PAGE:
Wednesday, 26 June 2013

LVT (A) 4 Amtank

The LVT (A) 4 Amtank was one of a series of Amphibious Landing Vehicle Tracked, that were developed to carry troops over the coral reefs that fringed many of the islands that were assaulted in the Pacific Theatre of Operations.   This particular model and the LVT (A) 2 were designed to provide fire support for the troops once they were ashore.

The model was made using 20 and 30 thou styrene sheet and various thickness's of styrene strip.   The BMC Amtrac was used as reference for the underside but the rest of the model was made using plans from the internet.

Slices of suitably sized knitting needle were used for the road wheels, whilst  cut down Mr Cement's caps were used for the drive wheels.   The interior of the M8 Motor Howitzer turret is fairly basic but the gun itself was scratch built as was the .50 Browning MG.   Thin sheet brass was used for the headlight guards.   The grousers on the tracks were made from a corrugated plastic sheet cut to length and width.

The model was painted in the scheme used by the USMC on Iwo Jima in 1945.   Humbrol Desert Sand was used as the base coat and Vallejo green and brown for the camo stripes.

Sunday, 23 June 2013

Australian AC1 Sentinel Tank

The AC 1 Sentinel tank was produced in response to the shortage of medium tanks that Australia experienced during the early days of WW2.   Designed and constructed in an extremely fast time frame, the Sentinel was considered to be an exceptional tank for it's time.   However due the eventual supply of American and to a smaller extent, British tanks, production of the Sentinel was considered no longer necessary.

The models were made using 20, 30 and 40 thou styrene sheet, balsa for the bows and turrets and aluminium tubing for the road wheels.   Insulin needle caps were used for the drive sprockets with little bits from a Maple Leaf motif scrap booking punch to make the teeth.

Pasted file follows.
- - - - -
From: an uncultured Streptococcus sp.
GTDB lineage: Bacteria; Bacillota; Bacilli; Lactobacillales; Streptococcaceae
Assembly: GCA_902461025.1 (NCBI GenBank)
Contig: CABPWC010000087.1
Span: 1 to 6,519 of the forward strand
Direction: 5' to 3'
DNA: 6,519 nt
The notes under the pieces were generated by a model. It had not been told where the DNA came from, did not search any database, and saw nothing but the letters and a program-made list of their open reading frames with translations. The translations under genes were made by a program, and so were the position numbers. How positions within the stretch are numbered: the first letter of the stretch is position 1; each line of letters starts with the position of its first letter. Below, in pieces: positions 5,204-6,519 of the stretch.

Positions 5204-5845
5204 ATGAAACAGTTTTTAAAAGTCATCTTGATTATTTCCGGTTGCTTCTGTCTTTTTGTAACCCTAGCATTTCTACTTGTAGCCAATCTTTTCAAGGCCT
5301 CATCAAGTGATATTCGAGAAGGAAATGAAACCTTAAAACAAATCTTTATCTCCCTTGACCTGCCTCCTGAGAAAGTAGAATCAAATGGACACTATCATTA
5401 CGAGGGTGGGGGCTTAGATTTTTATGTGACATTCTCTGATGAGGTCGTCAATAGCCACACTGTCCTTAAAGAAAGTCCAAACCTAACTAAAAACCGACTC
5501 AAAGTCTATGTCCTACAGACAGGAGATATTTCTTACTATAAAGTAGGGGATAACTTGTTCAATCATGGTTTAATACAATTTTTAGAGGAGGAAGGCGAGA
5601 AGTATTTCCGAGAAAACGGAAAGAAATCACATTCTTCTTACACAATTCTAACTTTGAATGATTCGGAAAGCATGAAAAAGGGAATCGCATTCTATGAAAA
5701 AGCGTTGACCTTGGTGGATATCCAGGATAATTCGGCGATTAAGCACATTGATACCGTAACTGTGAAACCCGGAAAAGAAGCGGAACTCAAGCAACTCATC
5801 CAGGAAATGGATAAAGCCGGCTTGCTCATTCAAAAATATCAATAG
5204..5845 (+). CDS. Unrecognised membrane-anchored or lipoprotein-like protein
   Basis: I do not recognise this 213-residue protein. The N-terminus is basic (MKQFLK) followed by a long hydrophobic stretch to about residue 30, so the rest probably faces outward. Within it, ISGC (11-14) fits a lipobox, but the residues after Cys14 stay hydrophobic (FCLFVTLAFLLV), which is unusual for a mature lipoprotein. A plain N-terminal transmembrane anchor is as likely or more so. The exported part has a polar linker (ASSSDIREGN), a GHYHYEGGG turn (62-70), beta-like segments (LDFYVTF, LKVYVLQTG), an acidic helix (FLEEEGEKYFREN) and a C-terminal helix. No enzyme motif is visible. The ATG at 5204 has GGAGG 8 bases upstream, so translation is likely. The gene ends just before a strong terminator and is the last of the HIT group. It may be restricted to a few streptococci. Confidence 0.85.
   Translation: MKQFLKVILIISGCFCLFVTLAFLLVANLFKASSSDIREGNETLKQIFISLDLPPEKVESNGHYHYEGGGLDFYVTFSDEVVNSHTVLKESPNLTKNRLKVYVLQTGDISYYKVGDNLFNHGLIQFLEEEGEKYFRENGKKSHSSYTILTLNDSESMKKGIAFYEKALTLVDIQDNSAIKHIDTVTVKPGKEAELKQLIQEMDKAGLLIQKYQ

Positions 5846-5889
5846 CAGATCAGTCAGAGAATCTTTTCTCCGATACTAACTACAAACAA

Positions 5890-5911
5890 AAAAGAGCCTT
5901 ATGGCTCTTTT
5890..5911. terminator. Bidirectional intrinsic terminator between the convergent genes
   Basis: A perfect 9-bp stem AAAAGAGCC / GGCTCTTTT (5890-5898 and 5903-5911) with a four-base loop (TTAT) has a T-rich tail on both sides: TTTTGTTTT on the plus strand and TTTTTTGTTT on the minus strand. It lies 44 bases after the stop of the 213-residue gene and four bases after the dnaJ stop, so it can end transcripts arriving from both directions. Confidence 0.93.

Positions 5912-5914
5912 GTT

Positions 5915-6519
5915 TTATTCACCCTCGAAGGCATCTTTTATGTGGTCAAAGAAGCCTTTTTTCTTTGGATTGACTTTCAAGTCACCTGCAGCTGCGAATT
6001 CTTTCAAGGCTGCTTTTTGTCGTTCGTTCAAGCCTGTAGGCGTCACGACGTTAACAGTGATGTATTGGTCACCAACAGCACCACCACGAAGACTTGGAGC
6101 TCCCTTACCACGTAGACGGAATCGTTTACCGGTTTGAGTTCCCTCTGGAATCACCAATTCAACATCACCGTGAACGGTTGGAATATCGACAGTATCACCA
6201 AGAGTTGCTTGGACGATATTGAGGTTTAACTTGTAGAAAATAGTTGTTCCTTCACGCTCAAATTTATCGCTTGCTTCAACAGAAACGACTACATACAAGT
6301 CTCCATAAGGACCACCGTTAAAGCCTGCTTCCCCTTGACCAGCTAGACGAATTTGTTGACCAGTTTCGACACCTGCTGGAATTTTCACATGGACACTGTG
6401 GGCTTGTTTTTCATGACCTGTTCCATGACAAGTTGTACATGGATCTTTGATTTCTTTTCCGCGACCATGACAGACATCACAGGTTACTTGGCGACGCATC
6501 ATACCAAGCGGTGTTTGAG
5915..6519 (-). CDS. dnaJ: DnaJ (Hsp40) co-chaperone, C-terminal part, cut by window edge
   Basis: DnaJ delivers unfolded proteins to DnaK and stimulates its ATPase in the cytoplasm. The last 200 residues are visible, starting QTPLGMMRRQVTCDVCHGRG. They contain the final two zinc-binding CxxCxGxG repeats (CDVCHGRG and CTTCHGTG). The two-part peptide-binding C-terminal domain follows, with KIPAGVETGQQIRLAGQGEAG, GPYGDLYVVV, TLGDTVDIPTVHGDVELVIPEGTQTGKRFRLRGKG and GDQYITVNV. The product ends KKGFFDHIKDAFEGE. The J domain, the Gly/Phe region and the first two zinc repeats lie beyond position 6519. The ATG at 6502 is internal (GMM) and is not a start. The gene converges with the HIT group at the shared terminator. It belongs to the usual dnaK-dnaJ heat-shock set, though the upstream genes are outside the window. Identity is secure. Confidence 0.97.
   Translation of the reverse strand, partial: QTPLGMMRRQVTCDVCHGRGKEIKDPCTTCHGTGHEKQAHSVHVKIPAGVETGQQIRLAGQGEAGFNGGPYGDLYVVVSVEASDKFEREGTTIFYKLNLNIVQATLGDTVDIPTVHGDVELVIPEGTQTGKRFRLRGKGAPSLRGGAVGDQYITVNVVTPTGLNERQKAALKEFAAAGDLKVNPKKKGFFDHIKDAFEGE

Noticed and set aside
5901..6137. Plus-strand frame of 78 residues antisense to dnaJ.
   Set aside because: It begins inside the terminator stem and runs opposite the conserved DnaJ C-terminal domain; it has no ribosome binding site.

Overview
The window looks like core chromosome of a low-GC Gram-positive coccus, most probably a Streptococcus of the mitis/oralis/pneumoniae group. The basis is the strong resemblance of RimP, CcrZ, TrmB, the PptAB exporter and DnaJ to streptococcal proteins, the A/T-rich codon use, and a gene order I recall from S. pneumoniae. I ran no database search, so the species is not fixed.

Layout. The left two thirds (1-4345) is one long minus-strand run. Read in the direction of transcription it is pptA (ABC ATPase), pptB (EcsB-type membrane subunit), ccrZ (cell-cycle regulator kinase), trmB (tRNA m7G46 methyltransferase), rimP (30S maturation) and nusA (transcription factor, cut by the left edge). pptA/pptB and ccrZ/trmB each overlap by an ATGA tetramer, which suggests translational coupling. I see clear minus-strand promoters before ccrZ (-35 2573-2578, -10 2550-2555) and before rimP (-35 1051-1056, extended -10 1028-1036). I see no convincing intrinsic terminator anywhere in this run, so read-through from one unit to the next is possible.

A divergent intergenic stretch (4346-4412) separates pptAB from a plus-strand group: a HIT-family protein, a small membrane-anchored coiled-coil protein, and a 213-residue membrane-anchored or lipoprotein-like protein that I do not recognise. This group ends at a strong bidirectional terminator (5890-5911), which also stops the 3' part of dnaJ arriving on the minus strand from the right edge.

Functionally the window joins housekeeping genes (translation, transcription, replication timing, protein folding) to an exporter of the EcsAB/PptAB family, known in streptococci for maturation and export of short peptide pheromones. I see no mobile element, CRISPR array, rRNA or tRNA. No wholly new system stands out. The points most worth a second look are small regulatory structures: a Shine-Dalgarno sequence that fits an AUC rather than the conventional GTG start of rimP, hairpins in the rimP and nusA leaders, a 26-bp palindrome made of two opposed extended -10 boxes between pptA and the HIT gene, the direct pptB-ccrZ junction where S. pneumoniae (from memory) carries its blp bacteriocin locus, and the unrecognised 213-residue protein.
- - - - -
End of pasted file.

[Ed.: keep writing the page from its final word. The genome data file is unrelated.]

The photo above shows the construction of the road wheel sets (bogies).   The aluminium tubing was cut using a small pipe cutter and the edges cleaned up with a file.   Suitably sized inserts were then glued to the inside of the wheel.

Here you can see the completed road wheel sets ( pre painted for ease of assembly), the hulls with balsa bows, idlers and drive wheels.

Finally, the completed AC1 Sentinel on "manoeuvres, somewhere in Australia, 1942" with a Dingo Scout Car, the subject of a future post.

The Seabrook Armoured Car

First used in 1915 by the Royal Naval Air Service, it was by most accounts a fairly successful heavy armoured car.   It had it's failings, mostly due to the weight (10 tons) but was found to be generally useful.   30 of these handsome beasts were built, seeing service in Europe and Egypt.

A particularly difficult model to make, not from the construction point of view but because of the lack of any plans.   I worked from as many photos as I could obtain and some very basic dimensions.   A cardboard mock up was made first to check dimensions and "overall" look of the model.   Basic construction is from 20 and 40 thou styrene sheet with the wheels being made from plastic conduit and styrene strip spokes.   I will explain the method of wheel construction in a later post.

The interior is still a mystery, so the ammunition lockers and RU lockers are located by screws in case I ever find out what the internal layout was.   The hinges for the drop down sides are from Scale Link.

Rivets are slices of 30 thou styrene rod, cut on a NWSL Chopper and applied individually.

The Seabrook Armoured Car, Closed Up, Cleared Away.   The Maxims and Hotchkiss 3 Pdr were scratchbuilt, plans for these being readily available.   The White Ensign was just printed up on my computer.   Decals were from an RN WW2 Pacific Theatre Aircraft sheet.